Our study’s strengths include the availability of granular EHR metrics and data from a broad set of institutions. Limitations include a measure of EHR time that considers only active use and may differ from other measures used in the field,6 use of data from a single EHR vendor, and inability to adjust for panel or clinician characteristics.

    Our findings suggest that there was a disproportionate burden of EHR time for general internal medicine and family medicine clinicians compared with pediatric clinicians. While some differences may be influenced by differences in clinical complexity, our findings highlight opportunities to streamline diverse EHR functions, with particular focus on messaging functions, for adult primary care clinicians and to streamline documentation requirements for all primary care clinicians.

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    Article Information

    Accepted for Publication: May 6, 2021.

    Published: July 9, 2021. doi:10.1001/jamanetworkopen.2021.16375

    Open Access: This is an open access article distributed under the terms of the CC-BY License. © 2021 Rotenstein LS et al. JAMA Network Open.

    Corresponding Author: Lisa S. Rotenstein, MD, MBA, Brigham and Women’s Hospital, 75 Francis St, Boston, MA 02215 (LRotenstein@bwh.harvard.edu).

    Author Contributions: Dr Holmgren had full access to all of the data in the study and takes responsibility for the integrity of the data and the accuracy of the data analysis. Drs Rotenstein and Holmgren contributed equally.

    Concept and design: Rotenstein, Holmgren, Bates.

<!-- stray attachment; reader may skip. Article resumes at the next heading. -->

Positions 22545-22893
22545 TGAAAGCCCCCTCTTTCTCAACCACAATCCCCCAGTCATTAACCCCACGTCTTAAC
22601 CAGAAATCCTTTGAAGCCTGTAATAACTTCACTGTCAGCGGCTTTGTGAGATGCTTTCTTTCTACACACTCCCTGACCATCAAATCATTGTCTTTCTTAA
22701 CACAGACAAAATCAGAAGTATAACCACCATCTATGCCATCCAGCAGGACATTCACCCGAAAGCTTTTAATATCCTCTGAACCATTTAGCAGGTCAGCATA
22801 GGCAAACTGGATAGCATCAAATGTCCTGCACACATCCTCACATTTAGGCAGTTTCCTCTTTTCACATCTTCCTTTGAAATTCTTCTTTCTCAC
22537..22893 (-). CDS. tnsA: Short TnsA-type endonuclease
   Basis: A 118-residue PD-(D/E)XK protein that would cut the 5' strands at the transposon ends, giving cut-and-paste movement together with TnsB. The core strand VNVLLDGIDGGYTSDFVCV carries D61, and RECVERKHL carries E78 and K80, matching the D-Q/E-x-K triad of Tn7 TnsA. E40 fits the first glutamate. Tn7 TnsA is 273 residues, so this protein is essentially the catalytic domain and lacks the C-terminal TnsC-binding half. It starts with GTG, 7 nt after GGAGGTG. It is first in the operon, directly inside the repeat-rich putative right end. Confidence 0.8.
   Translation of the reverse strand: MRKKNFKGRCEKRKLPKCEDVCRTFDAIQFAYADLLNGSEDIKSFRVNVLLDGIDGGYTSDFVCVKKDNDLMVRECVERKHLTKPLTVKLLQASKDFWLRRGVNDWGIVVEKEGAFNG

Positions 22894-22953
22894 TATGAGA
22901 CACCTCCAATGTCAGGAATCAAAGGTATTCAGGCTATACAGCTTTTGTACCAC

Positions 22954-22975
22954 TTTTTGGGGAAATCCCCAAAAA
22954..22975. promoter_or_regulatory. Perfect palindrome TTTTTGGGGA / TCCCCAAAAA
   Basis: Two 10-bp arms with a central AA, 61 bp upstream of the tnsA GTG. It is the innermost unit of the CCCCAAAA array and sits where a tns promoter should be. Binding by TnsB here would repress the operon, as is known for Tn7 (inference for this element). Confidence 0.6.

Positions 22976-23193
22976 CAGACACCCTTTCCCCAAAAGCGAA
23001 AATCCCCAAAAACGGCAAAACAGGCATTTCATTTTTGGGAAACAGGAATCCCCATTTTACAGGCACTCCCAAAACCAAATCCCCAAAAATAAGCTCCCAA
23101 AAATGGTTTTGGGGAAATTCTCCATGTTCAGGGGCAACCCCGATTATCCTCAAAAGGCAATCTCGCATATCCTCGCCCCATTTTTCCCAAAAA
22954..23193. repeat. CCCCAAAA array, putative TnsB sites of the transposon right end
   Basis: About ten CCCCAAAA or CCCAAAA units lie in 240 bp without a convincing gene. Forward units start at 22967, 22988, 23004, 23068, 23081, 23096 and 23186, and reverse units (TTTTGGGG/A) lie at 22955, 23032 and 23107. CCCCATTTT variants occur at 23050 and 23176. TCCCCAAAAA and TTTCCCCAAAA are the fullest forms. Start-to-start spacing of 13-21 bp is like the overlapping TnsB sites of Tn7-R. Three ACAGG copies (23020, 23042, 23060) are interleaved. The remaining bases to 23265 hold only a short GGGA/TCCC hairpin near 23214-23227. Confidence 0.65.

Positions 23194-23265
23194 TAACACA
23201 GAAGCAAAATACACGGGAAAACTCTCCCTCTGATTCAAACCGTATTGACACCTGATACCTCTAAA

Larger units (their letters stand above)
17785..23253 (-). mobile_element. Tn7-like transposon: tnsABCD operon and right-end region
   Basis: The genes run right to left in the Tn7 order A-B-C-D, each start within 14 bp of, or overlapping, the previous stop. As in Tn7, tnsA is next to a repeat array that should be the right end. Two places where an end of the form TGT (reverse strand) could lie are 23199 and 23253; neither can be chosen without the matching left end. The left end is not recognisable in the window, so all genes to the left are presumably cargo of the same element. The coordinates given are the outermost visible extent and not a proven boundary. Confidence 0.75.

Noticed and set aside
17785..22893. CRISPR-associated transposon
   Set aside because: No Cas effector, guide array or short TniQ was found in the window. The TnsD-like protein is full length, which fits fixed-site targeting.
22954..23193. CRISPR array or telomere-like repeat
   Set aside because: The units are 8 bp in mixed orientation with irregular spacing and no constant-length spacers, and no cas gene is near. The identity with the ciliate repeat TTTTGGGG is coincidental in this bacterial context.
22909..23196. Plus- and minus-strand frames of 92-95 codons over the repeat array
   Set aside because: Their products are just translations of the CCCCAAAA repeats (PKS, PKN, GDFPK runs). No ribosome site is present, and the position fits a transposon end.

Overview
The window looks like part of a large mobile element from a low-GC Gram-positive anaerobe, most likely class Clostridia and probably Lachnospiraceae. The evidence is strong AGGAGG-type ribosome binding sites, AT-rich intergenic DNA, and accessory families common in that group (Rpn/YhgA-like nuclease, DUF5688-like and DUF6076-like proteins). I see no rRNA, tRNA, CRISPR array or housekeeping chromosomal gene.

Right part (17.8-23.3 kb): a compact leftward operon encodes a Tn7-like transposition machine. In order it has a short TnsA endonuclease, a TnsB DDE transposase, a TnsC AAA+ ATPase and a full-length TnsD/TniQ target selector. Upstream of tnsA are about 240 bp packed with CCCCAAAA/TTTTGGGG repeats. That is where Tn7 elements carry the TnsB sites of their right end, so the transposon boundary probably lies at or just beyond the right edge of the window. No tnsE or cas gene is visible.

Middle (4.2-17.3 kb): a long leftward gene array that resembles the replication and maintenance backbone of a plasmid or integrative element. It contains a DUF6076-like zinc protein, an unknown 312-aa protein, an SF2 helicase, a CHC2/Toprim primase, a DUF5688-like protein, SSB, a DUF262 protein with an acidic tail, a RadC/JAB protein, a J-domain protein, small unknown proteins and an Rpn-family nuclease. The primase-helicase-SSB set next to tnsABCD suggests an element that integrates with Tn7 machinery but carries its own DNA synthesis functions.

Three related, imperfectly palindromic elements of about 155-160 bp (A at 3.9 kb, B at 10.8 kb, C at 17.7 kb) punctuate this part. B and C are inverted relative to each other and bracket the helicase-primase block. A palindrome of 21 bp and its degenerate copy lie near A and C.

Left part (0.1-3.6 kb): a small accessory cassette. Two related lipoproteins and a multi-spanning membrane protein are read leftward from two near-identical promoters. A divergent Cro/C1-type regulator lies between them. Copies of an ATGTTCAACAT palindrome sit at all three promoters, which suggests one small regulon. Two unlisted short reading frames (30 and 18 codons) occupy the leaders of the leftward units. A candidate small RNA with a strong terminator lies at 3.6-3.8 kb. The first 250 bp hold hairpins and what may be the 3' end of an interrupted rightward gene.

Acquisition, analysis, or interpretation of data: All authors.

    Drafting of the manuscript: Rotenstein, Holmgren.

    Critical revision of the manuscript for important intellectual content: All authors.

    Statistical analysis: Holmgren.

    Administrative, technical, or material support: Holmgren, Downing.

    Supervision: Rotenstein, Bates.

    Conflict of Interest Disclosures: Dr Rotenstein reported being an owner of CareZoom outside the submitted work. Dr Longhurst reported serving as an advisor for Doximity outside the submitted work. Dr Bates reported receiving grants from EarlySense and IBM Watson Health, personal fees from CDI Negev, and owning equity in ValeraHealth, Clew, MDClone, and AESOP outside the submitted work. No other disclosures were reported.

    References
    1.
    Friedberg  MW, Chen  PG, Van Busum  KR,  et al.  Factors affecting physician professional satisfaction and their implications for patient care, health systems, and health policy.   Rand Health Q. 2014;3(4):1.PubMedGoogle Scholar
    2.
    Rotenstein  LS, Holmgren  AJ, Downing  NL, Bates  DW.  Differences in total and after-hours electronic health record time across ambulatory specialties.   JAMA Intern Med. 2021;181(6):863-865. doi:10.1001/jamainternmed.2021.0256PubMedGoogle ScholarCrossref
    3.
    Holmgren  AJ, Downing  NL, Bates  DW,  et al.  Assessment of electronic health record use between US and non-US health systems.   JAMA Intern Med. 2021;181(2):251-259. doi:10.1001/jamainternmed.2020.7071PubMedGoogle ScholarCrossref
    4.
    Overhage  JM, Johnson  KB.  Pediatrician electronic health record time use for outpatient encounters.   Pediatrics. 2020;146(6):e20194017. doi:10.1542/peds.2019-4017PubMedGoogle Scholar
    5.
    Overhage  JM, McCallie  D  Jr.  Physician time spent using the electronic health record during outpatient encounters: a descriptive study.   Ann Intern Med. 2020;172(3):169-174. doi:10.7326/M18-3684PubMedGoogle ScholarCrossref
    6.
    Melnick  ER, Sinsky  CA, Krumholz  HM.  Implementing measurement science for electronic health record use.   JAMA. 2021. doi:10.1001/jama.2021.5487PubMedGoogle Scholar